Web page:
While administrators publicly say that the foundation of the university is its students, sometimes Duke has to worry about its other foundation—in this case, the one buried under the admissions building.
The Office of Undergraduate Admissions building on Campus Drive will be renovated during the 2019-20 academic year, improving its nearly 100-year-old foundation and facilities. Admissions officers and staff are moving to separate locations for the year.
The building will undergo a series of repairs, Vice President for Facilities John Noonan wrote in an email to The Chronicle. Renovations include modernizing its “mechanical, electrical and plumbing systems,” and replacing the roof. The building’s foundation will also need repairs to fix foundation settlement issues and upgrade Americans with Disabilities Act accessibility. The renovation will also connect the building to the campus-wide chilled water system to improve air conditioning efficiency.
The admissions building was built in 1930 originally to house Duke’s president. The building now hosts the admissions visitors center and its information session space, as well as admissions offices.
The adjacent visitors center—McClendon Commons—is a newer building, constructed in 2003. However, apart from its shift from a home to an office, Noonan suggested that the admissions building has otherwise largely remained in its original form and therefore requires upgrades due to its age.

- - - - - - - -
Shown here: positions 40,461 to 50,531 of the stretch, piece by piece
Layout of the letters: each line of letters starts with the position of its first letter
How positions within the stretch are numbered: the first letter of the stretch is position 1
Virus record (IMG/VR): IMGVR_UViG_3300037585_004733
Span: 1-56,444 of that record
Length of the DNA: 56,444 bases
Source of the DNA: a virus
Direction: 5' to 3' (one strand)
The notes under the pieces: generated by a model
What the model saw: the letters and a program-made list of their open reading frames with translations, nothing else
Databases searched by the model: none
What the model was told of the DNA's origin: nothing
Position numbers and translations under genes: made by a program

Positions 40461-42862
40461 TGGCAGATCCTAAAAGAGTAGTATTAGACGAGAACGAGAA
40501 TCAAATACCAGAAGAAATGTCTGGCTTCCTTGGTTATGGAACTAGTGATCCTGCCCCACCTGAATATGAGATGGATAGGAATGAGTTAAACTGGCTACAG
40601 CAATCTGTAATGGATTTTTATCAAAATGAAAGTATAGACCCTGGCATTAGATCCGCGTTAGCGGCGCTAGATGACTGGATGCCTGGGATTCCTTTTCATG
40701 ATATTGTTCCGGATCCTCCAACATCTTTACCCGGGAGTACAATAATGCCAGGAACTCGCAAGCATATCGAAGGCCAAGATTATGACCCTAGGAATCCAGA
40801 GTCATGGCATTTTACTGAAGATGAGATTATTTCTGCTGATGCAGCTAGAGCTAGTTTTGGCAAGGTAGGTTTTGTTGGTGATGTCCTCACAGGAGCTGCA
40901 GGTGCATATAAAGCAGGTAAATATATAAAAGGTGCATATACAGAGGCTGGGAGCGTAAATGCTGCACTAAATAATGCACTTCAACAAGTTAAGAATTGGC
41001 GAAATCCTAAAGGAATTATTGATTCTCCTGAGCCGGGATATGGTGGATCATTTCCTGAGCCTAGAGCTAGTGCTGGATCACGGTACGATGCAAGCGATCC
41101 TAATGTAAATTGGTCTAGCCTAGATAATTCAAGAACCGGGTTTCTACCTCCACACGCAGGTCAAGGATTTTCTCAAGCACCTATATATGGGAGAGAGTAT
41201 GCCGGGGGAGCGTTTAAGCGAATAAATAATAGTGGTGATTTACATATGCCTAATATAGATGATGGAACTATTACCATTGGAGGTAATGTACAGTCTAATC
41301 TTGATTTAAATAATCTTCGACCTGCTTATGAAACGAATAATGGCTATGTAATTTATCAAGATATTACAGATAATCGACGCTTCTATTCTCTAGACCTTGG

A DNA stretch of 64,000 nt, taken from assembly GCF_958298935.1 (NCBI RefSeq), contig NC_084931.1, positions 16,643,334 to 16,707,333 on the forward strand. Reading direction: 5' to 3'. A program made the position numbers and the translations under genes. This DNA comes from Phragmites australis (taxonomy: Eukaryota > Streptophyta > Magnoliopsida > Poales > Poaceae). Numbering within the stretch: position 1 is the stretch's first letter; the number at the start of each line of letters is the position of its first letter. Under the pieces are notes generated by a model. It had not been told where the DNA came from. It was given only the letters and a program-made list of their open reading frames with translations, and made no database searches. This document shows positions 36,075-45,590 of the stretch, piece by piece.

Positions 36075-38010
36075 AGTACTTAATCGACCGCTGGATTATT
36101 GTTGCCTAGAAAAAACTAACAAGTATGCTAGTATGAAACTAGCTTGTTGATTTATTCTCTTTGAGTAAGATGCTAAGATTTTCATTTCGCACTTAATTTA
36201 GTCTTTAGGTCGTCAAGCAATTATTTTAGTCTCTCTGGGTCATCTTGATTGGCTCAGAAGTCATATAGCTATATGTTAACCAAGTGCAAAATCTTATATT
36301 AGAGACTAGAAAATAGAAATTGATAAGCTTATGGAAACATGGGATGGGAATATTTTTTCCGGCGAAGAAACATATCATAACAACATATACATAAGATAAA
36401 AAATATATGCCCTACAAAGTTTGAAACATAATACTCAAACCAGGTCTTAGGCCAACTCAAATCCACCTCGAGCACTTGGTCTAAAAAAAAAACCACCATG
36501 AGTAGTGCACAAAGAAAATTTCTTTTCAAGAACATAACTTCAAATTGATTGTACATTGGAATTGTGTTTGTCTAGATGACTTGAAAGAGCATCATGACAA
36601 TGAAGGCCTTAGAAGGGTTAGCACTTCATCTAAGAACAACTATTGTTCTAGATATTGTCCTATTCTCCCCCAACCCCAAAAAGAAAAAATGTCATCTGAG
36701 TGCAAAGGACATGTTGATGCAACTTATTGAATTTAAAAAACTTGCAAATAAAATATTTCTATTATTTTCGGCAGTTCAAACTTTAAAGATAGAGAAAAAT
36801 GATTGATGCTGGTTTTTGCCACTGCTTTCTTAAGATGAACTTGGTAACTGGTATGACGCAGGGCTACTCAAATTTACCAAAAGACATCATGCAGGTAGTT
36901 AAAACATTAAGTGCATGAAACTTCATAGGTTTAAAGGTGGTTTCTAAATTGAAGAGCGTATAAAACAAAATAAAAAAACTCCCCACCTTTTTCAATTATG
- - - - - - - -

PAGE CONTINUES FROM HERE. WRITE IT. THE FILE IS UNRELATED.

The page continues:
Dean of Undergraduate Admissions Christoph Guttentag told The Chronicle that most of the admissions staff will be relocated to the Noell building on the American Tobacco Campus. While the admissions office expects to eventually be back on Campus Drive, Guttentag suggested that the change in scenery might work out in the short-term.
“We’re actually looking forward to having everyone on the same floor and more accessible to each other than they currently are,” Guttentag said.
A handful of staff who regularly interact with visitors will be relocated to the brand-new Karsh Alumni and Visitors Center at 615 Chapel Drive, which will host admissions visitors during the 2019-20 academic year. Guttentag predicted that visitors would enjoy the location change, given the modern, spacious facilities that the new building offers.
“[Karsh Alumni and Visitors Center] is a real visitors center with appropriate facilities,” Guttentag said.
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Jake Satisky is a Trinity senior and the digital strategy director for Volume 116. He was the Editor-in-Chief for Volume 115 of The Chronicle.